In a flat as sea level cypress forest thick with trees tall enough to require an overlength permit, you can hide some pretty big stuff. Even from the overpass crossing Alligator Alley we couldn’t see over that forest, which may explain how the Postal Service was able to hide it’s latest pride and joy there.

‘Twas getting near dawn when I awoke, and looked like the Postal Services 13th or so vice president was droning on. That’s the way the Postal Service works- for political reasons, the pay progression climbing up the ladder of the Postal Executive Service isn’t all that big, thus the executives try to make up for their lack of salary with perks and ceremony. Thus the Postal fleet roster includes dozens of limos, and there’s even an “Executive Training Center” complete with country club for their exclusive use. We were witnessing the ceremony part of the pay and perks package, with one Postal executive after another in diminishing order of status droning on about the glories of their turkey drones.

Bored but no longer able to sleep, I turned on my tablet and checked out the chatter at the Brown Cafe and 21st Century Postal Worker forums. Suffice to say, the threat to replace Carriers and UPS drivers with turkey drones was not received well, and there was talk of rooting the turkey’s guidance system and thus routing said turkeys. A threat not to be taken lightly, given that the computers guiding the turkey drones were developed during the first gulf war by techs who now program and repair the Postal Service’s computer driven mail sorting systems. Calmer heads repeated the old workshop mantra: Don’t bother sabotaging a system that’ll probably fail of it’s own accord… Could a bunch of grad students have disabled and replaced the turkey drone’s pea brain? The techs suspected that the Everglades State University grad students had programmed some low level functions of the turkey drones guidance systems, and their best efforts could easily be undone by anyone with root access… And who else would have root access than the Postal Service techs who programmed those same computers to guide cruise missiles to Baghdad  two decades ago? Meanwhile, UPS had visited the Miami federal courthouse too, and were now allowed back in the party. And our motley media? As the story took on a life of it’s own, the satellite trucks and anchors arrived. The Postal executives’ drone about turkey drones was finally interrupted by an ample breakfast buffet, and we we’re herded outside…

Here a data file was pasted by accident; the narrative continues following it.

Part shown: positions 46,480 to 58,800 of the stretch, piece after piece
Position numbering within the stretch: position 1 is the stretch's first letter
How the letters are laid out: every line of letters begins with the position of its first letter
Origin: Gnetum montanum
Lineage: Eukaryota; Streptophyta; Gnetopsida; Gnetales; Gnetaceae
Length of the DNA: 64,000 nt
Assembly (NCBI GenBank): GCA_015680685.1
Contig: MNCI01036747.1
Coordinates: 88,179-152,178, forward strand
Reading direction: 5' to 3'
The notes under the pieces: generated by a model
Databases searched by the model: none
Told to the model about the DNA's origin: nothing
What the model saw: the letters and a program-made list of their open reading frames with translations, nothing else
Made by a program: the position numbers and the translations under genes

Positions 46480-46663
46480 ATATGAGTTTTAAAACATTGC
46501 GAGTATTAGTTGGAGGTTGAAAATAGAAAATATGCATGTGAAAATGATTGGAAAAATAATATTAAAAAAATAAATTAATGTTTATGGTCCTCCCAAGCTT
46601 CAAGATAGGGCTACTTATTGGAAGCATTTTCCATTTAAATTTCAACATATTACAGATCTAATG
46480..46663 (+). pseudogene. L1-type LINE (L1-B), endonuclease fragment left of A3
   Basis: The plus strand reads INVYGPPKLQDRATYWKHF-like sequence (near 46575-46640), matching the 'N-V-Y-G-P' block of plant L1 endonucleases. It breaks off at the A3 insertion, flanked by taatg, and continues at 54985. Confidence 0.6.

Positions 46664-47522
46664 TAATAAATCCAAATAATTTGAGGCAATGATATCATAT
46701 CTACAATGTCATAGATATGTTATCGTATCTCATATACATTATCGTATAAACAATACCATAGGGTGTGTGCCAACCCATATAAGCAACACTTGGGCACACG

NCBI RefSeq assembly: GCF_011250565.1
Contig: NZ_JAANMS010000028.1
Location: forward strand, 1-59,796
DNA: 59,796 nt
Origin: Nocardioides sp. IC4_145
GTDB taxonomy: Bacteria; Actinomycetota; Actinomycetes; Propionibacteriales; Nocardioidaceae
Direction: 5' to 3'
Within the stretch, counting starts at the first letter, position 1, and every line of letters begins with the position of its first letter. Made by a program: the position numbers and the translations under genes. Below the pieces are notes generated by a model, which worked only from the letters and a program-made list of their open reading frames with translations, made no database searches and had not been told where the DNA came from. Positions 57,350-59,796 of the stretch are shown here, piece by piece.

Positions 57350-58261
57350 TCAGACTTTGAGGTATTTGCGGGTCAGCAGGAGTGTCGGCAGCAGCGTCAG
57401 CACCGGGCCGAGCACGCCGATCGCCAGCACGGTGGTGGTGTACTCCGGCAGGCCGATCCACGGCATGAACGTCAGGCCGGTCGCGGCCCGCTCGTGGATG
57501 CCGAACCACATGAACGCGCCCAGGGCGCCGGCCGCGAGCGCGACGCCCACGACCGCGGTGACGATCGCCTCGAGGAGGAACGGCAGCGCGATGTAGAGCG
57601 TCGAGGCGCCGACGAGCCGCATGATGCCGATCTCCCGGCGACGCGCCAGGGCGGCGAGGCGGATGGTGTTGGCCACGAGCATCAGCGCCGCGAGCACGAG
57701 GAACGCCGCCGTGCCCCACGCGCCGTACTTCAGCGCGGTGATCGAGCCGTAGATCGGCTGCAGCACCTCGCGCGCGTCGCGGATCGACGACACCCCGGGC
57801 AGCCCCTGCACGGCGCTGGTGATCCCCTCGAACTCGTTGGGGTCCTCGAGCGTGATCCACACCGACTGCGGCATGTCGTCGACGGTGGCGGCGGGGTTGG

Ever since the airlines gained some political muscle, the Postal Service has been barred by law from owning airplanes and forced to pay said airlines to fly mail. Subtly positioned to block the rising sun for most of the morning was the Postal Service’s revenge, Airship Eagle. Now my fellow gearheads may have noticed renewed interest in blimps of late, no doubt fueled by the air cargo industry’s lack of rail competitive payload and fuel economy. As the TV cameras jockeyed for position in the pre dawn light, the Postmaster General prattled on about the new Postal blimp’s advantages while the blimp levitated slightly so the turkey drones could pick up and deliver packages. Looking closely, I noted that the turkey drones still did what all birds, well, do. And when they were within range, any quick movement would bring the expected avian defensive responses.

So with all the major networks live at dawn, the Postmaster General, surrounded by hundreds of turkey drones, was backlit by the rising sun just below the Airship Eagle blimp. Sensing an opportunity and maybe a board seat at UPS or FDX in his future, the PMG wouldn’t quit talking as the sun rose behind him. As the sun rose, the TV crews shut off their floodlights, just as the rising sun created a shadow over the assembled turkey drones surrounding the Postmaster General. Then turkey pandomenium ensued, with hundreds of turkeys flying full speed, right on top of the Postmaster General!

Looks like the PMG will survive after a thorough cleaning and a round of vaccinations. The Postal Inspectors weren’t taking it so lightly though, and I’ve never seen so many of them in one place. I gotta run…

 

 

 

 

 

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